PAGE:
I don’t ask, “Who gives this woman to be married to this man?”
I don’t announce the couple as, “Mr. and Mrs. [His First Name].”
And I don’t give permission to the groom to kiss the bride.
All of these traditional elements of a wedding service reflect a patriarchal, women-are-property expression of marriage. Nobody I know uses them.
I’m officiating six weddings over the next four months, and preparing for the first one is reminding me of all the things people expect in weddings, owing to how they are portrayed in film and television, that simply are not part of the wedding service my church uses. That’s because a wedding is a worship service. You never see that on TV.
When I first started out, I yielded to the demand for giving the bride away, because that subject never came up until the rehearsal, and by that time I was staring down the bride’s life-long expectation of being “given away.” I also said, “You may kiss the bride” early on because, again, I got caught flat-footed; it didn’t occur to me either that such a thing wouldn’t actually be in the service. I’ve learned since to be prepared for it, and I have really smart colleagues whose habits I copy when it comes to kiss instructions. “You may celebrate your vows with a kiss” probably works best, but Marci’s, “You may kiss your husband” is pretty irresistible.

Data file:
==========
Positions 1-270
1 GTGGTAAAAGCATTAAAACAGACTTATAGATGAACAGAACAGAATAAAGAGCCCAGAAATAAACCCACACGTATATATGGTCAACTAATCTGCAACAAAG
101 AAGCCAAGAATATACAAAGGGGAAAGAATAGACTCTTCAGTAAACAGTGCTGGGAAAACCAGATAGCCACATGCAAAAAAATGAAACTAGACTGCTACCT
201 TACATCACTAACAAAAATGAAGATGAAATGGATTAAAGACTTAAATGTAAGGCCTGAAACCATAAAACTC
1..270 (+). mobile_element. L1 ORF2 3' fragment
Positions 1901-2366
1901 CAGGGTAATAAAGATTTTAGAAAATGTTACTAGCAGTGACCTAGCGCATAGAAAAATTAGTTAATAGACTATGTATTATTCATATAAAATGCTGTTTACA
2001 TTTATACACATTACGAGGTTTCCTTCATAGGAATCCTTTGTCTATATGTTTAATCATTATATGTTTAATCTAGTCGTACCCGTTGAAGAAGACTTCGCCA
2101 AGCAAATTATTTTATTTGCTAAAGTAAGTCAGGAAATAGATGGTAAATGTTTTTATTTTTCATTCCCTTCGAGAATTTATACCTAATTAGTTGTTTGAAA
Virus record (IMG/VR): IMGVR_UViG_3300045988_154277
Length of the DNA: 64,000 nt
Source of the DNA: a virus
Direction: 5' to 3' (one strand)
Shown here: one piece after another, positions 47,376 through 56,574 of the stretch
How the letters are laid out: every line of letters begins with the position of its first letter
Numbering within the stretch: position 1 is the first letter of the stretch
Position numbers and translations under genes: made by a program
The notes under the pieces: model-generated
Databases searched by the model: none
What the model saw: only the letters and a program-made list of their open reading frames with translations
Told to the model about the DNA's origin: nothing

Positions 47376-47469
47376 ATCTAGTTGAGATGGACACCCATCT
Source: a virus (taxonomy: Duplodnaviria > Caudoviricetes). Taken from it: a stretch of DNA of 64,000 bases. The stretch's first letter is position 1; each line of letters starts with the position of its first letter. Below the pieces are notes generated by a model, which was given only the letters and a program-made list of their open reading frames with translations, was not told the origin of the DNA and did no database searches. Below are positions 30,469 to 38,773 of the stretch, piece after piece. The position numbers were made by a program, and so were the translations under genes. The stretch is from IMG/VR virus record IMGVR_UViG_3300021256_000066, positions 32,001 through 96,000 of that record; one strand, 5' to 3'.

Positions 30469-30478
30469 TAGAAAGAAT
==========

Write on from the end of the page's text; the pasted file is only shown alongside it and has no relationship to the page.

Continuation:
Now my favorite elements of the wedding are the Declarations of Intent, where the couple expresses commitment to the covenant of marriage and everybody gathered voices their their support for the couple, and the sermon. I keep it short, but I revel in the chance to expound theologically upon marriage as a covenant, as an adventure, as resistance. I use this Chesterton quote in my sermons all the time: “Posting a letter and getting married are among the few things left that are entirely romantic; for to be entirely romantic, a thing must be irrevocable.”
All this to say: bring on the weddings, man.